Home  »  Poems of Places An Anthology in 31 Volumes  »  The Scalinnatti

Henry Wadsworth Longfellow, ed. Poems of Places: An Anthology in 31 Volumes.
Italy: Vols. XI–XIII. 1876–79.


The Scalinnatti

By Thomas Buchanan Read (1822–1872)

IN Rome there is a glorious flight of stone,

Great steps, as leading to a giant’s throne,

Or to a temple of Titanic gods;

This marvellous height, up which the pilgrim plods,

Breathless half-way, seems like a stairway tracked

By myriad feet of some wild cataract;

Like those where Nilus, with his flag of spray,

Leads his wild Abyssinian floods away.

Below this giant stairway, in the square,

There springs a cooling murmur in the air;

The liquid music of a tinkling rill;

A stolen naiad from the Sabine hill,

Still singing, in captivity, the lay

Learned on her native mountains far away.

In middle of this fount a marble barge

Sits, overflowing with its crystal charge;

Its light mast liquid silver in the sun;

Its viewless rowers singing every one,

Until,—so feigns the fancy,—warmly dark,

Great Egypt sails in the fantastic bark;

Melting in languors of her own heart’s heat,

A tame, bright leopard cushioning her feet!

But here, with swelling heart and lordly mien,

The stately swan of Avon swims between.

Crowning the flight, a porphyry column stands

Dark as the sphinx above the desert sands;

Solemn as prophecy it points the sky,

Propounding its dim riddle to the eye;

And it has seen, with look as calm as Fate’s,

On Nile and Tiber, the imperial states

Rise nobly, and fall basely; and there still

Waits for new wonders, silent on yon hill.

IN Rome there is a glorious flight of stone,

Terrace o’er terrace rising, like that shown

To dreaming Jacob, climbing, till on high

The last broad platform nobly gains the sky.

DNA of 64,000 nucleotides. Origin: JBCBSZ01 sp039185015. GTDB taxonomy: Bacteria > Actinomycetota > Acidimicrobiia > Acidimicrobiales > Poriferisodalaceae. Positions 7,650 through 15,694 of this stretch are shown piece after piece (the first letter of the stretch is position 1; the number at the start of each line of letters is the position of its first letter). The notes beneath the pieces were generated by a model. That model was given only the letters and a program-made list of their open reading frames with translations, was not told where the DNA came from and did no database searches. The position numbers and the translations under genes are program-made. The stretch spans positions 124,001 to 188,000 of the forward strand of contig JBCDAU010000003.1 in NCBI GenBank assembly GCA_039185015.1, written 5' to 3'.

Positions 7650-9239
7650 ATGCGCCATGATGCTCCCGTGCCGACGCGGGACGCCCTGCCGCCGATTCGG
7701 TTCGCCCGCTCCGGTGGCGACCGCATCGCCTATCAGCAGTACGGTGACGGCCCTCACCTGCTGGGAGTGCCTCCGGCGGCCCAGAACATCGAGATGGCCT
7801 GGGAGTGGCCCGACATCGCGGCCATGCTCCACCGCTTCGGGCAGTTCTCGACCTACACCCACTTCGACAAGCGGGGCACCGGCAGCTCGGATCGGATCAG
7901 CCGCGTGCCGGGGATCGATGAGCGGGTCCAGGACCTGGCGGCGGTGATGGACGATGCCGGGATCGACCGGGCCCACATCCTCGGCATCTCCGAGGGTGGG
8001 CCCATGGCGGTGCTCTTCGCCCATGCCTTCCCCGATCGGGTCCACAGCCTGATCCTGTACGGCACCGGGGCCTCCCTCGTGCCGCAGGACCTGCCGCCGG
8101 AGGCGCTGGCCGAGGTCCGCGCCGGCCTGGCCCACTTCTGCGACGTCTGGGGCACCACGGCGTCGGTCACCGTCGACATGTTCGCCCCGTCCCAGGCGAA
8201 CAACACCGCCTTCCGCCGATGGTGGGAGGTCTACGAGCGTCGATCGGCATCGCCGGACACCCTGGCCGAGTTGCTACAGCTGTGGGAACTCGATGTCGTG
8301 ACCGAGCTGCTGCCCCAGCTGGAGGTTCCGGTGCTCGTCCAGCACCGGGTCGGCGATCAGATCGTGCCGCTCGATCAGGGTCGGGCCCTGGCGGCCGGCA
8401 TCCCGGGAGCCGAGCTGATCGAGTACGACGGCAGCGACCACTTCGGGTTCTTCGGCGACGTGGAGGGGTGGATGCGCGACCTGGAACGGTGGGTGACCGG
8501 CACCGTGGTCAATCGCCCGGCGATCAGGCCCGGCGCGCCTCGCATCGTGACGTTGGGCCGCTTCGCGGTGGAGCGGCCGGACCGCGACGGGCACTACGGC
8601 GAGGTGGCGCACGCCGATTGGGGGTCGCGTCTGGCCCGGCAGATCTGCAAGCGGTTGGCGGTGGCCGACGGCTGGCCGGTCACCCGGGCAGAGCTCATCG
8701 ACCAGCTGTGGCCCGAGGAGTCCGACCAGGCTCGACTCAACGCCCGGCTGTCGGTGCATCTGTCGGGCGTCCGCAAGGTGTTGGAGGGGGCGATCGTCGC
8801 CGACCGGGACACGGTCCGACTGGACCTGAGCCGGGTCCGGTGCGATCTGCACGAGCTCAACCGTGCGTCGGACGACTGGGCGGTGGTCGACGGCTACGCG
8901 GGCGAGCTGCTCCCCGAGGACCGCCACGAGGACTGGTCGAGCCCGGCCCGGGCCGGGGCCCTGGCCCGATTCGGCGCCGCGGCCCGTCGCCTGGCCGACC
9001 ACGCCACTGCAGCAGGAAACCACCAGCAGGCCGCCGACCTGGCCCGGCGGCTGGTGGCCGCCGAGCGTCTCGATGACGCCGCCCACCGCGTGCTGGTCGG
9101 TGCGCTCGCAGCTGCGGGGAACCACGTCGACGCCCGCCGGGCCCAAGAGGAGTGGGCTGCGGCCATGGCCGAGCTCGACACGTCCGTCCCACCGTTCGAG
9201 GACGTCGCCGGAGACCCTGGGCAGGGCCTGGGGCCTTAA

On this great stairway what are these I see?

Ascending and descending! They should be

Angels with spotless mantles and white wings.

But, look again: those sad, misshapen things,

They scarce seem human! Where they crawl and lay

Their tattered misery in the stranger’s way,

Filling the air with simulated sighs,

Weeping for bread with unsuffused eyes.

Would they did weep, indeed! for, stung to tears

Then were there hope where now no hope appears.

But such the melting influence of the place,

That one there was,—most abject of his race;

A whining trunk,—deprived of every gift

Save his misfortune; but with this did lift

Himself to such a height of wealth and power,

That many a Roman noble at this hour

Envies his hoard, and many a sinking name

The beggar’s usurous gold still keeps from shame.

Here the brown Sabines, in their gay attires,

Whose eyes still kindle with ancestral fires,

Bring down their mountain graces to the mart,

And wait for bread on the demands of Art.

Their Belisarius, with his patriarch hair,

Sits blind and hungry. A Lucretia there

Winds her light distaff. Young Endymion here

Sleeps, as in Latmos. Yonder, drawing near,

The original of many a picture moves,

And many a statue which the world approves.

There sits the mother, with her soft, brown eyes

Bent o’er the face which on her bosom lies;

Enough of mingled wonder, pride, and trust,

To call the hand of Raphael from the dust.